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5 Reasons To Say No To Hinkley C

5 Reasons to Say No to Hinkley C

Hinkley Point C is to be the first of a new generation of nuclear power stations in Britain. Its proponents argue that it will deliver cheap electricity, minimal carbon emissions, and a revitalisation of the local ecomony. The reality isn't quite so rosy. Read on for five reasons why you should just no to Hinkley C:

#5. Whatever Will Be, Will Be

In other words, none of us can foresee the future. It's all well and good to say that nuclear power is clean and safe, but it can and does go wrong. There are natural disasters, accidents, wars (and the accompanying bombs), terrorism (with cyberterrorism being particularly relevant), and good old human error. Fukushima might have been declared fit for human habitation, but how many of us would really be happy to live in an area where rates of childhood thyroid cancer are now 50x the national average, and young children are recommended not to spend more than 15 minutes outside per day?

The Office of Nuclear Regulation claims that in the event of a disaster at Hinkley only those in a 1km radius would need to be evacuated. In the aftermath of Fukushima the US government advised its citizens to observe an 80km evacuation zone. Depending on wind direction, a disaster at Hinkley C could result in evacuation for people as far away as Abergavenny.

#4. Better The Devil You Know

The proposed design for Hinkley C is for the new, and therefore untested, EPR - European Pressurised Reactor. There are only four others in the world, all of which are currently facing costly delays due to problems like anomalies in the steel, and faults in the cooling system safety valves. It just doesn't fill you with confidence, that's all I'm saying.

#3. The Neverending Story

Hinkley C will, so its colourful info page tells me, avoid 10 million tonnes of carbon dioxide emissions every year, over its 60 year lifespan. It doesn't tell you that Hinkley C will still be producing tonnes of radioactive waste, in addition to providing a dumping ground for ILW (Intermediate Level Waste - i.e. will be relatively safe again in about 100 years) from three plants around the country. There is a reason why Nuclear Decommissioning is the industry to be in; the clean-up at Sellafield alone has been estimated to reach almost £70billion. With nuclear power you're not just paying for it here and now, you'll be paying for it for decades if not centuries to come, both financially and environmentally.

Electricity consumption is actually trending down not up - we can expect a blip as heating switches from gas to electric, but overall the emphasis on energy conservation will see this continue.

#2. Jobs For The Boys

Just as Anglesey has been won over by the thought of the skilled work available at the planned Wylfa B plant, West Somerset Council and its neighbours are looking forward to the massive job creation promised by Hinkley C. But these aren't necessarily local jobs for local people. The high paying positions will require specialised skill sets and, given that EDF are in charge, the likelihood is that those jobs will go to French engineers and technicians.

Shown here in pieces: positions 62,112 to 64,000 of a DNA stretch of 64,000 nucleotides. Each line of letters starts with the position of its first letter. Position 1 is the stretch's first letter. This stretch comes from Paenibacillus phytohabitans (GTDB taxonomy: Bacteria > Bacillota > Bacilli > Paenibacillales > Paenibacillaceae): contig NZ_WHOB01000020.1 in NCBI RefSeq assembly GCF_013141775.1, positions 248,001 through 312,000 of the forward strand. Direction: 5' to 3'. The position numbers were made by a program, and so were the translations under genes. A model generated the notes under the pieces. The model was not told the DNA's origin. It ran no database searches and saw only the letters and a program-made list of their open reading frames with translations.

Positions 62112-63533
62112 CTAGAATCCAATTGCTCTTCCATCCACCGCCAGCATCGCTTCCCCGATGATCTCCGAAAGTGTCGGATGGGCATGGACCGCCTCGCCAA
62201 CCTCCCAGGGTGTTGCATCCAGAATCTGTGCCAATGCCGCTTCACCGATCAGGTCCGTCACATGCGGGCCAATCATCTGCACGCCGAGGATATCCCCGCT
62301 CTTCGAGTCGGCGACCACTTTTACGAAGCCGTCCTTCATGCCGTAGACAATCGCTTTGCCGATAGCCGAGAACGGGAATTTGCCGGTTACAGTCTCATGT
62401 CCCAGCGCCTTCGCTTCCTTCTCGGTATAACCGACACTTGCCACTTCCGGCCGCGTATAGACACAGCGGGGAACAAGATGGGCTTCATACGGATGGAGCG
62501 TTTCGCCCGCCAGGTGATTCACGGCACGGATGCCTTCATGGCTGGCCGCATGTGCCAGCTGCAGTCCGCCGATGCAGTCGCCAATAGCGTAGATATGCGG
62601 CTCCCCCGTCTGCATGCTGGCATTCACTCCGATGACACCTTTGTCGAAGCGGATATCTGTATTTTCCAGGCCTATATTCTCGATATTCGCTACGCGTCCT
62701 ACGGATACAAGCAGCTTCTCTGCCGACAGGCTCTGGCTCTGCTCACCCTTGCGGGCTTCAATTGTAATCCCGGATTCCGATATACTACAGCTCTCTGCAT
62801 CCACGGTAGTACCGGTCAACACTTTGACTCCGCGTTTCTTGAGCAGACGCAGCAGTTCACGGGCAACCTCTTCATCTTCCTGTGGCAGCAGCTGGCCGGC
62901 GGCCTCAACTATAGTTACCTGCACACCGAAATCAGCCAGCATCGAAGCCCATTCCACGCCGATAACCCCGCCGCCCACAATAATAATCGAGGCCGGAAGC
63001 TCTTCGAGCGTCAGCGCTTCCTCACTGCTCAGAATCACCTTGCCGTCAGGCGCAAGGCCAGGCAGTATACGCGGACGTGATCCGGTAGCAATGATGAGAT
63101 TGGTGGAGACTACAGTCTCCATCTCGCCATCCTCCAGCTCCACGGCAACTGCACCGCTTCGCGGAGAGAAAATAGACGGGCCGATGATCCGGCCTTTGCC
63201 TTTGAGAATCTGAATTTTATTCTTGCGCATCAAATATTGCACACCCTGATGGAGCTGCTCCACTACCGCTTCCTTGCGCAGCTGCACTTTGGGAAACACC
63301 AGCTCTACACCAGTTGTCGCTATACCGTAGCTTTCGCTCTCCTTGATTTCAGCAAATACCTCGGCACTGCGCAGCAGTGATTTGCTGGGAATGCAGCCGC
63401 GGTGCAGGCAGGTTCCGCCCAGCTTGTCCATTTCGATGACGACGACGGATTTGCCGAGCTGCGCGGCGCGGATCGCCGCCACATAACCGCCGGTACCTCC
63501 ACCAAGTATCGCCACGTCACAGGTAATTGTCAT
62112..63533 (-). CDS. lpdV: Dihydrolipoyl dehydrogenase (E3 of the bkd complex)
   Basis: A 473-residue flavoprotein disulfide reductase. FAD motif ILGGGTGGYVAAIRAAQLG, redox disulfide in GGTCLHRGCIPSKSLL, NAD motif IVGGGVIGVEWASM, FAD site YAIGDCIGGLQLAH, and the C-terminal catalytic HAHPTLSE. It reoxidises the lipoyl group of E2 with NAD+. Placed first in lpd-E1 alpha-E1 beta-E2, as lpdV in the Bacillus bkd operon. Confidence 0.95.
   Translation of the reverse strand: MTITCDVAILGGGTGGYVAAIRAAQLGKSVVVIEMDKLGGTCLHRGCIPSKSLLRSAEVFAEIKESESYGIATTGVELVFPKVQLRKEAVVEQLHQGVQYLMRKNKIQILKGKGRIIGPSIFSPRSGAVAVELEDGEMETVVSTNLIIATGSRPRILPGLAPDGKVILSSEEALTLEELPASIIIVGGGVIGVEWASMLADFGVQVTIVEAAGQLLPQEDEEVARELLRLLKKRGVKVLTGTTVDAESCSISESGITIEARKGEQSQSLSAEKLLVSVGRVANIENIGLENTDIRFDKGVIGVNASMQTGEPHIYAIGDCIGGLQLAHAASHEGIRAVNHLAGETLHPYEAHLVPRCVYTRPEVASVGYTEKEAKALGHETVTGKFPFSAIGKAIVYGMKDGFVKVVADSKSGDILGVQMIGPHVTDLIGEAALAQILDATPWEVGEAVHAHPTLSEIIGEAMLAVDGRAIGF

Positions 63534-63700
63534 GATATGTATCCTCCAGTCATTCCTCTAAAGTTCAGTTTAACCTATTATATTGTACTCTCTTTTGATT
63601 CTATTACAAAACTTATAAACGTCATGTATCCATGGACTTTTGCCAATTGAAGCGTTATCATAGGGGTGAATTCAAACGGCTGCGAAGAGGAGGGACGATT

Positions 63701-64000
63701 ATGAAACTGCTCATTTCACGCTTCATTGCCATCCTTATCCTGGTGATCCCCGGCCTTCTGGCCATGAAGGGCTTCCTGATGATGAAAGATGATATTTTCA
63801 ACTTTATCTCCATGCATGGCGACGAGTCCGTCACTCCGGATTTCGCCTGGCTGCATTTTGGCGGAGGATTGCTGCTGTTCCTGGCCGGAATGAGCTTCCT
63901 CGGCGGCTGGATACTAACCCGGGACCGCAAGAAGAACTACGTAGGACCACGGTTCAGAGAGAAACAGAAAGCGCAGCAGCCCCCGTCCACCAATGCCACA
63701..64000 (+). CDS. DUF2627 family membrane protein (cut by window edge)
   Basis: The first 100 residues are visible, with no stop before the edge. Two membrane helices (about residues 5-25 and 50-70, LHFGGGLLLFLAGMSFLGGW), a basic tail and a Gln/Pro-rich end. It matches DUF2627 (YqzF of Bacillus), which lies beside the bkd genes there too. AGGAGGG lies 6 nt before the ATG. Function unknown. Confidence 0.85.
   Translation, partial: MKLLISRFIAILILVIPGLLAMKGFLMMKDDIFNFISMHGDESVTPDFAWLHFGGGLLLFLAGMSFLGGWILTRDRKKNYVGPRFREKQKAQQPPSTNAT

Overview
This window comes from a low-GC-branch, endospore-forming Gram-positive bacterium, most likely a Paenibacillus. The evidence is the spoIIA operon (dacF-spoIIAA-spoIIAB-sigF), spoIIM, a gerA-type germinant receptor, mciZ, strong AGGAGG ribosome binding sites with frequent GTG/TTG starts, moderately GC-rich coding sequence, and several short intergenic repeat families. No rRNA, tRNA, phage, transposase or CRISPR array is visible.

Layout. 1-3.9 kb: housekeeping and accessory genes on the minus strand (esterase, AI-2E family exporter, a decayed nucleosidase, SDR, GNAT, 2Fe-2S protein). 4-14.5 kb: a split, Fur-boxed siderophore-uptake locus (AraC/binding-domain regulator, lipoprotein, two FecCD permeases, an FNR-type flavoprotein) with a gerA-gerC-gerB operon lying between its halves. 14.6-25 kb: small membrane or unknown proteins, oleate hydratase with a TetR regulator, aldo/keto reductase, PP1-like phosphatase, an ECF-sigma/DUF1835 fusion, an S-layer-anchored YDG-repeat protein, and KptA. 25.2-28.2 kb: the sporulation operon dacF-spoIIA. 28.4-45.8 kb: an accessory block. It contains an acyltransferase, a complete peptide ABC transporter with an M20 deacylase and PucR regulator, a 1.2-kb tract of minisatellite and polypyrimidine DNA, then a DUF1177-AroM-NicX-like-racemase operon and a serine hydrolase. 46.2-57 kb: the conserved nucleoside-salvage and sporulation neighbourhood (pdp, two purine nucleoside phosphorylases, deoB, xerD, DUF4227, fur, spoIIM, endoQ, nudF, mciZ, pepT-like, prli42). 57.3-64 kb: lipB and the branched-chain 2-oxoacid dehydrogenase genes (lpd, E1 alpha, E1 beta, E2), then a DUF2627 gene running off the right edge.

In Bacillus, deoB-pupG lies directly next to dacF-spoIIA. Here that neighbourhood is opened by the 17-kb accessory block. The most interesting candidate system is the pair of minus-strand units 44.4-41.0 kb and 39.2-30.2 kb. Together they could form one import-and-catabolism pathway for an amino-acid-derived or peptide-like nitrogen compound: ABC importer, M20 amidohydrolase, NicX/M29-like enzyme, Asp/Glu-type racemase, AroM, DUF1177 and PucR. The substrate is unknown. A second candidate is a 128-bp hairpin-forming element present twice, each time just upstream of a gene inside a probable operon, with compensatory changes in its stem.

#1. Put Your Money Where Your Mouth Is

For me, nuclear power should be scrapped because of what it is - as a committed Nuclear Unilateralist, I don't need any further convincing. But the figures connected with Hinkley C are enough to make even the staunchest nuclear advocate think again.

Hinkley C is going to cost money. Lots and lots of money. At first it was going to cost £10 billion. Then £16.5 billion. Now it's going to cost £24.5 billion. It's predicted the final cost could be as high as £75 billion. Going on this year's figures, that could fund the Welsh NHS for twelve and a half years. Once it's built, it's still going to be costing us over the odds. The government has agreed an electricity unit price with EDF at twice the going rate. That 'strike price' is also index linked, so it's only going to go up. So much for cheap electricity.

Yes, renewables are expensive, and they do struggle to generate the single site quantities nuclear is capable of. But. If we're going to just chuck money around, why not chuck it at something which is sustainable and beneficial, rather than at something which is such a potential health hazard and will carry on costing us huge sums of money long after it's ability to generate power is at an end? The more money invested in renewables, the more efficient they will become, the more the unit price will drop. It would still generate energy, still create jobs, and provide an opportunity for the UK to actually become market leaders instead of having to outsource on hugely disadvantageous terms.

Because there are only two groups Hinkley C will really benefit - EDF and the Nuclear Decommissioning Agency.


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